Immediately upon his reinstatement, Haydock was given a new assignment at Penrith, Cumbria (then known as Cumberland), another poor mission with discouraging prospects. His meticulous records give an idea of the contemporary Catholic population, consisting primarily of laborers and peddlers, plus two "beggars" and one "pauper." In a letter dated 1848, he states, "I have baptized above 100[.] But many of them trampers are gone." However, he goes on to state he was able to increase his income due to shrewd investments. An incident of particular note during Haydock's pastorate occurred in 1846. Immigration from Ireland, especially resulting from the catastrophic Potato Famine beginning in 1845, meant that a large part of Haydock's congregation was Irish. Many of these found employment in the wave of railroad construction then ongoing in the Penrith area. A laborer in this position was called a navigator or navvy; and Irish navvies were often willing to accept wages less than their native-born counterparts. The obvious potential for hostility came to a head in February, 1846, when conflicts between gangs of Irish and English navvies required intervention by local authorities. At one point, Haydock is credited with dissuading an Irish gang from a planned attack against these authorities, apparently using influence earned from his pastoral work.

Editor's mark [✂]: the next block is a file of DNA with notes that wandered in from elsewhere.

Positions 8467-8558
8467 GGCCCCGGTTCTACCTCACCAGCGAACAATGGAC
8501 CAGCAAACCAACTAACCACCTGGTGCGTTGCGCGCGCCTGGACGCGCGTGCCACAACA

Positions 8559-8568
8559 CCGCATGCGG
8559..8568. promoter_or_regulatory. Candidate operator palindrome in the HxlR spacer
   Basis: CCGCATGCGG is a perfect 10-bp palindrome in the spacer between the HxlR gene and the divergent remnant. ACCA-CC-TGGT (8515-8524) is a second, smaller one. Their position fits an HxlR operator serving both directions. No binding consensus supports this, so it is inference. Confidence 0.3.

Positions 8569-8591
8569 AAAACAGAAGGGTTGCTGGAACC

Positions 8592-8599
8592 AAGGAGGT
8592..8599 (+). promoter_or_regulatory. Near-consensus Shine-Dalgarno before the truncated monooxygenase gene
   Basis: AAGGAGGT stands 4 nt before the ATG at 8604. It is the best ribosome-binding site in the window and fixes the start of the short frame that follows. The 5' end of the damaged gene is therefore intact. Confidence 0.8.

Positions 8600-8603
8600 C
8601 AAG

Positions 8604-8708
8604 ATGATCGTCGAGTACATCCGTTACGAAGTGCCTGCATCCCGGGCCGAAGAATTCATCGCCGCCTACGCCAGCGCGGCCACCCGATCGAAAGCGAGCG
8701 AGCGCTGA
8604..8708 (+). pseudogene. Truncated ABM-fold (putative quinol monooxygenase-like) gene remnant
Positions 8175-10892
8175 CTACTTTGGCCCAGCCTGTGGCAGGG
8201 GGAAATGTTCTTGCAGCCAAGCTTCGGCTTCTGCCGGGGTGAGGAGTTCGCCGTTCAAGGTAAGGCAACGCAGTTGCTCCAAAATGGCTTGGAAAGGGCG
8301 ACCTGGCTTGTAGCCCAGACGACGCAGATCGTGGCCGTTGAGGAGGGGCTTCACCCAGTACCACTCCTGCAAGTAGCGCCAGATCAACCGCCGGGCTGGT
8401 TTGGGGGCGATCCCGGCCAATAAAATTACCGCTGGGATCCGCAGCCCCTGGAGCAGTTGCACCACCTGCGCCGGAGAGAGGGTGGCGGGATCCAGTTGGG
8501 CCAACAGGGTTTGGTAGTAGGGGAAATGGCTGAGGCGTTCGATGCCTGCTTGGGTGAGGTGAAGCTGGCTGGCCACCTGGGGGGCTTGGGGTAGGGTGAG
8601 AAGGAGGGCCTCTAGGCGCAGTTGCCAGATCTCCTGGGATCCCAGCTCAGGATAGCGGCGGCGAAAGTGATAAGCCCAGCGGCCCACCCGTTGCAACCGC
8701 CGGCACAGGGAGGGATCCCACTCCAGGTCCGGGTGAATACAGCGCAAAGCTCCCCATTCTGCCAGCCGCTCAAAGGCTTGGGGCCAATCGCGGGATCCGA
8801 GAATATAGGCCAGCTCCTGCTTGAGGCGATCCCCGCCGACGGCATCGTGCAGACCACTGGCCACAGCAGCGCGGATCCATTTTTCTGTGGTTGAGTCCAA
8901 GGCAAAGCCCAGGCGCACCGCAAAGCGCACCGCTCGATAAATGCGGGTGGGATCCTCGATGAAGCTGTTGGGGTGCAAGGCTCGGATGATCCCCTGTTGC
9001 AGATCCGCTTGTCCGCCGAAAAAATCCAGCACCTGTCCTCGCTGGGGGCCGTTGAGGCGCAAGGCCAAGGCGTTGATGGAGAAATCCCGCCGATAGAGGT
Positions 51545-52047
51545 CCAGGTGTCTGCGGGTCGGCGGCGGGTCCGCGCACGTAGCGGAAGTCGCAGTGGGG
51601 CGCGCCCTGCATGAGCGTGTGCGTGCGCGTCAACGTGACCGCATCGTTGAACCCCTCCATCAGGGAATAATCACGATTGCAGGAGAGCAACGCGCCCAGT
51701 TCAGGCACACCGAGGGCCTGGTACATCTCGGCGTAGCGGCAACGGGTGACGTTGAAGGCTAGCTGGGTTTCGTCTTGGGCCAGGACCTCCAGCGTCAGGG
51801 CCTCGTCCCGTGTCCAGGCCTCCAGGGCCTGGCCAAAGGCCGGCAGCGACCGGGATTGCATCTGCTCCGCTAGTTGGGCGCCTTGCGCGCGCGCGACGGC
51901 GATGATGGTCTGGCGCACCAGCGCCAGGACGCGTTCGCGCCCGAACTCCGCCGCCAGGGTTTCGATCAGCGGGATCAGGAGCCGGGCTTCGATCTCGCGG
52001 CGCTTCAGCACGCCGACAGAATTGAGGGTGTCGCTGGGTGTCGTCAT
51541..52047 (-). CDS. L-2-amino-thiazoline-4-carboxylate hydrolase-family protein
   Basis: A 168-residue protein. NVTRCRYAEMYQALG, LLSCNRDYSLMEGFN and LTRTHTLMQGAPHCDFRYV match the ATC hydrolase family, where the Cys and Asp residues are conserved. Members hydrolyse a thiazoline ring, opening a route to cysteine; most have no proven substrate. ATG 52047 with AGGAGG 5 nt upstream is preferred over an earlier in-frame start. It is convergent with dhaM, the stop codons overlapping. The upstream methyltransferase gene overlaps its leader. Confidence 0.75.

Father Haydock's letters during this period indicate a lengthy history of suffering from an apparent heart ailment, a problem that did not slow his endeavors. He continued working zealously at the mission and began construction of a new church. In September, 1849, just two months before his death, he wrote his sister Elizabeth, " I do not often consult doctors nor do I require any relaxation or to retire to your smug parlor on account of my excessive labour." His new church, a red sandstone gothic structure named for St. Catherine, was completed, but Haydock did not live to see it. He died on 29 November 1849, just a few months before its completion, and is believed buried in an unmarked grave under the chancel. St. Catherine's Church still exists, its congregation now part of the Lancaster Diocese. The church at one time featured a memorial tablet erected in Father Haydock's memory with his family motto: (Latin: "Tristitia vestra vertetur in gaudium," meaning "Your sorrow shall be turned to joy") from St John 16:20. In 2013 the church built a community centre named in Haydock's honor. A copy of his Bible is on display in the Church, to the left of the chancel near where he is buried.